Knighthead was also part of Apollo’s foray into the US vehicle sector when Knighthead co-led an equity investment to successfully buy Hertz out of bankruptcy in the summer of 2021.

Apollo, a longtime investor in the car rental agency, had purchased $1.5bn of Hertz preferred stock, paying a 9 per cent annual dividend. Late in 2021, just months after emerging from bankruptcy, the car rental company decided to repay the pricey Apollo stock for a contractually agreed 25 per cent premium, or $1.875bn.

Like Hertz, Carvana had found itself propelled by American consumers flush with stimulus cash and a dearth of vehicles, which sent rental car rates and used car prices soaring.

Carvana, however, had never turned a net profit. And by early 2022 it was not only facing plummeting demand but was also weighed down by the $2bn acquisition of Adesa, a company with a network of physical car auction sites. Carvana, which bought at the top of the market, had struggled to raise financing to close the deal.

When it sold bonds in the spring, in part to fund the Adesa deal, it also sold $1.3bn of stock, a third of which went to the Garcia family.

Since then, the company’s stock price has fallen 94 per cent from the $80 stock price offering and Carvana’s market capitalisation has dwindled to about $1bn.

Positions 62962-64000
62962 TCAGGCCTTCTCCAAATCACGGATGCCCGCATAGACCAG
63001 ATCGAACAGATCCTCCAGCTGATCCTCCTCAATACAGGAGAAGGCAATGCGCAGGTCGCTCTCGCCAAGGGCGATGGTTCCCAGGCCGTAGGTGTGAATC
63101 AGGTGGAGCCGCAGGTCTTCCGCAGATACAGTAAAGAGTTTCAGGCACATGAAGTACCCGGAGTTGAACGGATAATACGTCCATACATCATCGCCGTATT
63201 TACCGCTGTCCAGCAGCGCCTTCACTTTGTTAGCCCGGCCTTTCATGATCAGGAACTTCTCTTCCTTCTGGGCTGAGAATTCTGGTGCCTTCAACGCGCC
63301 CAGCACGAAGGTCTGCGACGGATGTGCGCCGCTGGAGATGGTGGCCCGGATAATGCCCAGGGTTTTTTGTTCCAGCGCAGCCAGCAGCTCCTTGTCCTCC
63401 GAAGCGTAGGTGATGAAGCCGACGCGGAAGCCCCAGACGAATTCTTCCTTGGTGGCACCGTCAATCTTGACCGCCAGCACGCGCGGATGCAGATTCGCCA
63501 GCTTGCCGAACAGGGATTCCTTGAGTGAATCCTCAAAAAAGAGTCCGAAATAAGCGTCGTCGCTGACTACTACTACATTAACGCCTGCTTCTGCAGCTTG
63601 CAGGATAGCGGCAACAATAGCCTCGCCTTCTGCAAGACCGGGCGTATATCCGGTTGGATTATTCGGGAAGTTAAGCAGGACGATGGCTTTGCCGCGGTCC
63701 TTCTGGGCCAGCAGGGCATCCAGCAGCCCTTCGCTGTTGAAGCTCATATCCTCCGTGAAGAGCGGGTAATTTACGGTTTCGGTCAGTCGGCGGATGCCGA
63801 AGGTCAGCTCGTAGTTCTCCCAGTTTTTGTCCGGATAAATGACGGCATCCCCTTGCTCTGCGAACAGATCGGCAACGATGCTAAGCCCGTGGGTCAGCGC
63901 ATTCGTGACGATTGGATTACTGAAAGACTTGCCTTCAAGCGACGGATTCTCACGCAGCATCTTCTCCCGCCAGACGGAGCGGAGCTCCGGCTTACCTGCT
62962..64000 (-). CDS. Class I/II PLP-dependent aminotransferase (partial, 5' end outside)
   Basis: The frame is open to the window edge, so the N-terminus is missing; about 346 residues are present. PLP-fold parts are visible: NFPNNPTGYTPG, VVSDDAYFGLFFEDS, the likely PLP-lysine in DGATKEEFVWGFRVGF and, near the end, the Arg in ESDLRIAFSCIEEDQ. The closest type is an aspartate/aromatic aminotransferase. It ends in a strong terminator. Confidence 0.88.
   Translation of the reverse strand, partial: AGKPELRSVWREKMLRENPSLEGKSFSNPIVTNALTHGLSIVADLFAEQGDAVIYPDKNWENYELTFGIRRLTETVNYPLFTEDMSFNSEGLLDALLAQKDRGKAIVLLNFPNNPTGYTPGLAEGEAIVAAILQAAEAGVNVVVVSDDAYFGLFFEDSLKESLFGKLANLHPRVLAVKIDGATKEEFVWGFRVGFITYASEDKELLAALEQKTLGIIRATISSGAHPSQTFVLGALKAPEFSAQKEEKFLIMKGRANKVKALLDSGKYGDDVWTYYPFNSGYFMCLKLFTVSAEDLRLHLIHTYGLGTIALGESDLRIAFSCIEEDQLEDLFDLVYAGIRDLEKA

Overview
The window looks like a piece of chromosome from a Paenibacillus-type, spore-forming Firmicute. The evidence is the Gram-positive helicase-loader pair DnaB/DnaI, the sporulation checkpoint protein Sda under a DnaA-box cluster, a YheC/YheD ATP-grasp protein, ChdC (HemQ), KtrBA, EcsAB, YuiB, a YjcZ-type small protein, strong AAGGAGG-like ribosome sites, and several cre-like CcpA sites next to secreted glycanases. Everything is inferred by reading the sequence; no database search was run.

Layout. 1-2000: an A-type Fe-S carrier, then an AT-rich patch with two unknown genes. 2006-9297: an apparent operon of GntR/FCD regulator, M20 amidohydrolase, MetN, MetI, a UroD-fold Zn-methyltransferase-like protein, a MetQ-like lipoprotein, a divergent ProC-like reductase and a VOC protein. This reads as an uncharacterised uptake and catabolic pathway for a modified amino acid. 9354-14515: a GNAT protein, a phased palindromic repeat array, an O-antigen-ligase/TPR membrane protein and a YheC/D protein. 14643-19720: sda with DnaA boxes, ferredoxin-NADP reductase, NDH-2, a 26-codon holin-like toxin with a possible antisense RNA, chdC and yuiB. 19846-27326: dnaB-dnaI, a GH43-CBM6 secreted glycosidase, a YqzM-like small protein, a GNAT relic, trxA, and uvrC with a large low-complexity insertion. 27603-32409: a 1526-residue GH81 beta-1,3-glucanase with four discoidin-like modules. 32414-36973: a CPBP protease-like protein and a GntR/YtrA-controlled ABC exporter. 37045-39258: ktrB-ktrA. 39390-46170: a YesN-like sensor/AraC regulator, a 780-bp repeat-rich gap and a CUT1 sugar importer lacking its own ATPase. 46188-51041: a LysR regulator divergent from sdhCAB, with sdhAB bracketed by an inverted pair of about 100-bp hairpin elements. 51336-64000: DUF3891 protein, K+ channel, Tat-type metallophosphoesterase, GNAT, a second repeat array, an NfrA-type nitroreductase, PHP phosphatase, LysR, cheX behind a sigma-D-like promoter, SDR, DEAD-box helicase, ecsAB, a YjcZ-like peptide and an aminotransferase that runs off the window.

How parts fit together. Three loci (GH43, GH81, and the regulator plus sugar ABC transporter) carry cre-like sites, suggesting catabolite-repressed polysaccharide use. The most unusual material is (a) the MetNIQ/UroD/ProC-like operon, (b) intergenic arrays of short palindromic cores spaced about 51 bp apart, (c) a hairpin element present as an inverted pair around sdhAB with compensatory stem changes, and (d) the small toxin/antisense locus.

The company, even while having the capacity to issue secured bonds, is already labouring under hundreds of millions of dollars in annual interest payments.

In the third quarter of last year, Carvana announced its first year-over-year decline in vehicle unit sales. Despite the headwinds, chief executive Ernie Garcia III said the company had enough near-term liquidity between $300mn in cash, $2bn of revolving credit capacity, as well as $2bn worth of real estate it could borrow against.

People involved in the organised debt group said the bondholders had not yet formed any specific strategies nor had seriously engaged with Carvana. They said options include committing more capital in the form of debt or equity but that the company has little ability to pay more interest or issue new shares at its current valuation.

However, multiple Carvana creditors also told the FT that they believe the company, with fresh capital, could successfully further slash costs and turn cash flow positive.

John Colantuoni, a stock analyst at Jefferies, said that ultimately Carvana’s survival would come down to “access to capital over the next five to 10 years, and how cheap that capital is to fund growth”.

The Garcia family remains a wild card. The elder Garcia has no official role at the company but has sold billions of dollars in Carvana stock in recent years.

An analyst had asked Ernie Garcia III on a November earnings call if they would consider giving up control of Carvana to raise capital to keep the company alive.

“We’re just going to keep running our play and moving forward,” he replied.